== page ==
How chatbots support us in COVID-19

Dr Liliana Laranjo
Melinda Ham
13 May 2020
Faculty of Medicine, Health and Human Sciences


Chatbots are helping fight the coronavirus pandemic, but as Macquarie University researcher Dr Liliana Laranjo points out, they present challenges alongside the benefits.

Would you trust a chatbot to give you potentially life-saving information? During the COVID-19 pandemic, some official organisations are using chatbots to give people vital information and advice.

A chatbot is a computer program that simulates a human conversation, so a person and a device can communicate. A chatbot acts independently from any human operator. Some well-known examples include Amazon’s 'Alexa', Apple’s 'Siri' and ‘Cortana’ by Microsoft.

At the beginning of the COVID-19 pandemic, Dr Liliana Laranjo and her colleagues at Macquarie’s Australian Institute of Health Innovation wrote a paper advocating chatbots could play a pivotal role to disseminate health information, prevent misinformation and monitor symptoms.

Chatbots could also support people to change their behaviour (such as handwashing and using hand sanitiser) and provide mental health support, they said in the paper published in Digital Medicine.

They should be distinguished from the bots on social media platforms such as Twitter that continue to amplify COVID-19 untruths for political purposes.

“The positives are that chatbots are widely available, accessible and easy to use – everyone has one on their phone natively and through some apps,” Laranjo says.

Within weeks into the pandemic, the World Health Organisation teamed up with Facebook Messenger, the Centre for Disease Control in the US created 'Clara' and the Australian Government collaborated with WhatsApp and released new chatbots.

Unreliable bots on notice

Initially, Laranjo had some reservations about chatbots, stemming from her previous research. Her team had studied chatbots’ effectiveness for disseminating advice about lifestyle choices, suicide prevention and heart attack symptoms.

“Our research showed that sometimes chatbots were not reliable and actually really bad – like not following the right steps to deal with a heart attack and giving the incorrect information to ensure people got help – like referring them to a helpline,” Laranjo says.

Since their research was published in the Journal of the American Medical Informatics Association and the Journal of Medical Internet Research several smartphone manufacturers have improved their chatbots and quickly reacted during this pandemic to ensure Siri and other chatbots were prepared to adequately answer questions about COVID-19.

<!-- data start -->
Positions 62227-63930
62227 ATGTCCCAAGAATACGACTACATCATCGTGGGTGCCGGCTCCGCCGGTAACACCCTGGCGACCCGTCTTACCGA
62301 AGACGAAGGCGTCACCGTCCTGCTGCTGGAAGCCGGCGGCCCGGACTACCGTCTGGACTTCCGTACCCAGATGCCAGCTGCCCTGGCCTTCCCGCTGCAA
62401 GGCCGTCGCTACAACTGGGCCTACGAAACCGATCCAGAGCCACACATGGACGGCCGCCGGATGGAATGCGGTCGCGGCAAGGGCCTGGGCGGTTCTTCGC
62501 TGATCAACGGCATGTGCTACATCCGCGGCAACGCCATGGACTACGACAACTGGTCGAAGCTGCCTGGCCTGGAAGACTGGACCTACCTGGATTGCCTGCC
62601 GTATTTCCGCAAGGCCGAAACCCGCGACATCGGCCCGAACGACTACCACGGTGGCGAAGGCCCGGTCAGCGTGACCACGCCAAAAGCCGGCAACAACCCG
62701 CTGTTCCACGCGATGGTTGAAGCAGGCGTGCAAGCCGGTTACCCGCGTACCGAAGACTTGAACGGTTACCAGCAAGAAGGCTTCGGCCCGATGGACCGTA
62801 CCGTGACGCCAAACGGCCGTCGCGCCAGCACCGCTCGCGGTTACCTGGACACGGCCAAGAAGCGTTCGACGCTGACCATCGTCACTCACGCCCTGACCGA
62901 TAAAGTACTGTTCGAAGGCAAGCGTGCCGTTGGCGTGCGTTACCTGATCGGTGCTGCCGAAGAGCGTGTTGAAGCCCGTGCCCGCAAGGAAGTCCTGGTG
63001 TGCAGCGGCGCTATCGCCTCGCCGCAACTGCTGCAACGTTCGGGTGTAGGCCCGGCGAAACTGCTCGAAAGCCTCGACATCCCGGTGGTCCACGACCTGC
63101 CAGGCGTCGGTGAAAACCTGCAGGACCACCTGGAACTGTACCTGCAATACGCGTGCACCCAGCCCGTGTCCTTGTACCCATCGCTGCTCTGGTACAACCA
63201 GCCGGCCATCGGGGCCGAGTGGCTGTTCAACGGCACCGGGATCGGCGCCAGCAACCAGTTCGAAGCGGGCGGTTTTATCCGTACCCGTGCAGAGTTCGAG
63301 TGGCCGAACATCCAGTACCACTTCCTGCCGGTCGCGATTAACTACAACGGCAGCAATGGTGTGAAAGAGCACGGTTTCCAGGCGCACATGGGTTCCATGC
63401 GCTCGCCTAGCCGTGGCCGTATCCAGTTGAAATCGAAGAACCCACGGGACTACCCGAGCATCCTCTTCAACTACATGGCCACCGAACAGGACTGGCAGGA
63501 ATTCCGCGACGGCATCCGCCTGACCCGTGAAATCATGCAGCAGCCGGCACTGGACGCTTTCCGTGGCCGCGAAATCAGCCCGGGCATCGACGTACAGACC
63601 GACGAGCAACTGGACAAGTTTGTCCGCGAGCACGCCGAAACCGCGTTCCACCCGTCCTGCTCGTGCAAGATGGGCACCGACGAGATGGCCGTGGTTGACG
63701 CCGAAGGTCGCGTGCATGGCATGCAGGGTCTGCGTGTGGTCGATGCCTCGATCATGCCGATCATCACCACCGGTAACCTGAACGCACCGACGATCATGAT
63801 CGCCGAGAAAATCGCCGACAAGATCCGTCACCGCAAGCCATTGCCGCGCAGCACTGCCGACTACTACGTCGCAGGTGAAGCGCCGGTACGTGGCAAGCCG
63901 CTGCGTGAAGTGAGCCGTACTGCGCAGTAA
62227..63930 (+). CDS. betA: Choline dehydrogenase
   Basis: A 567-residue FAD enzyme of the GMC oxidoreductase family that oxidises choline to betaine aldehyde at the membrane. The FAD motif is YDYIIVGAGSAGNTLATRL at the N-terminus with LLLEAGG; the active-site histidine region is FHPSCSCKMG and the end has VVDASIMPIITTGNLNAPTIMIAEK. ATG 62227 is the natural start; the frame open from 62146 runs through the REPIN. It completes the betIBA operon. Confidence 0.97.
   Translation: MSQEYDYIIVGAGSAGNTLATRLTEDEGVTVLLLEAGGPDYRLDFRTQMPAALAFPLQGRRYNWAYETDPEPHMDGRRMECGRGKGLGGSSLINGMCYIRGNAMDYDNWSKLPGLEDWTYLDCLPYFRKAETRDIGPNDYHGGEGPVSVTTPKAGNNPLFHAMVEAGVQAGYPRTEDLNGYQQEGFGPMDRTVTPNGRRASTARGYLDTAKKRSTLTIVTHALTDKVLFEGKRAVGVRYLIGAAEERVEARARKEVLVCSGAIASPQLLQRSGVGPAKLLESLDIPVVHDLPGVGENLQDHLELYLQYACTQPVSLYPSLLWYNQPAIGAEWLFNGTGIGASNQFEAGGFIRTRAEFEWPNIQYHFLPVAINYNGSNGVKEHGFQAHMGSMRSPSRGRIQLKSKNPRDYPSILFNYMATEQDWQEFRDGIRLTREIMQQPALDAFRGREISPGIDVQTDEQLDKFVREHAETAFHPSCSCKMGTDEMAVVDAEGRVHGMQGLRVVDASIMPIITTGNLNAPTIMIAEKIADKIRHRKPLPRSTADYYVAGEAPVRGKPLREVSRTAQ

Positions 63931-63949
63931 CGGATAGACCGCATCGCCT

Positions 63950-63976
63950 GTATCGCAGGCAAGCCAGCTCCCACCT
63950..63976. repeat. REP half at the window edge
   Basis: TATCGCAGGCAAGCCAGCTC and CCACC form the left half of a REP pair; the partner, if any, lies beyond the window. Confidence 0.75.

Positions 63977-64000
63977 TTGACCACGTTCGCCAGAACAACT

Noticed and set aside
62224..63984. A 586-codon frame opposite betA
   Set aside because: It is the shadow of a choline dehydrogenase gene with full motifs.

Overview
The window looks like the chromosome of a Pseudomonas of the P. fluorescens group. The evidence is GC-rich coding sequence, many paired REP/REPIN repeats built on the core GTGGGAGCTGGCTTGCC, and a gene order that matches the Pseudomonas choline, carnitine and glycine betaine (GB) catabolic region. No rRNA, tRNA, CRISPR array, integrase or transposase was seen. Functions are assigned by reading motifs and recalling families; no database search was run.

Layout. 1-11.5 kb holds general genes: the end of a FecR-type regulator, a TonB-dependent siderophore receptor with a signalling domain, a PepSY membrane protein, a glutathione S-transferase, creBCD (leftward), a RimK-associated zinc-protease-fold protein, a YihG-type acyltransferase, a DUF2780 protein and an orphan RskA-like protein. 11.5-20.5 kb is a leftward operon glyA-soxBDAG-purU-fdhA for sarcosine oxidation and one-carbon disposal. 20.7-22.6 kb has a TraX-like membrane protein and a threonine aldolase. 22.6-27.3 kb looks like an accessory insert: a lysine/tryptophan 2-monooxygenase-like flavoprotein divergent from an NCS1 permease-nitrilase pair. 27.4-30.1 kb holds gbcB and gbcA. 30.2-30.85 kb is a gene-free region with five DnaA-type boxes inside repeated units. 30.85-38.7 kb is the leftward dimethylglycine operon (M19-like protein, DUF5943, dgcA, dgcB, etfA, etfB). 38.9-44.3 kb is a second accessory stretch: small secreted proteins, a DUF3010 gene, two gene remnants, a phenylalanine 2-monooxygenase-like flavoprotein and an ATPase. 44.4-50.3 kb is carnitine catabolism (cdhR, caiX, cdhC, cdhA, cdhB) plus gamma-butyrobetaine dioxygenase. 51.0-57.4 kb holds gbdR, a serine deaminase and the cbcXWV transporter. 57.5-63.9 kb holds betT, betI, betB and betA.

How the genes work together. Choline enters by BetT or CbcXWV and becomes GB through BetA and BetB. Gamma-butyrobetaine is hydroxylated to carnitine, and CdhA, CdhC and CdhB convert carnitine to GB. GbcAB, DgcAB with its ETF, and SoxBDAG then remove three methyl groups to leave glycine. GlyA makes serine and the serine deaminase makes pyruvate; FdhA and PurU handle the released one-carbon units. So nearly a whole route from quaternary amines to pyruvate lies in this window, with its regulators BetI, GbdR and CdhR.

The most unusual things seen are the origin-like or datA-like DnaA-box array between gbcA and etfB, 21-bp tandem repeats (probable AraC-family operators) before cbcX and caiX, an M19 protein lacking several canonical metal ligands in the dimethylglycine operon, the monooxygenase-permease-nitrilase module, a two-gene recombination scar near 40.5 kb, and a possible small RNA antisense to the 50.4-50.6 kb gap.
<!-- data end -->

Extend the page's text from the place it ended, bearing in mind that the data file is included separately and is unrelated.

So far, Laranjo is relieved that during COVID-19 the new information chatbots come from reputable organisations.

“It’s very exciting when people are no longer siloed and they bring their strengths together to make a difference and benefit others,” she says. “COVID-19 is a problem affecting everyone on the planet and it’s huge to see tech companies, government agencies and institutions collaborating for the collective good.”

Support for mental health

While these new chatbots are doing a service for the community, they should be distinguished from the bots on social media platforms such as Twitter, she says, that continue to spread misinformation and amplify COVID-19 untruths for political purposes.

In the coming months, Laranjo hopes new chatbots will be developed to continue dissemination of positive information, encourage behaviour changes to stop the spread of the virus and also support mental health – which she says will become a growing issue.

The next immediate step is to assess the chatbots created during COVID-19  to make sure they’re working effectively. “Whenever you release anything new, you have to monitor it when it’s released to the public and evaluate it to make sure it’s working properly and safely,” she says.

“We have to see how these chatbots can become even better and more effective.”

Dr Liliana Laranjo is an Honourary Fellow at the Australian Institute of Health Innovation, Centre for Health Informatics.


Back To Top

Recommended Reading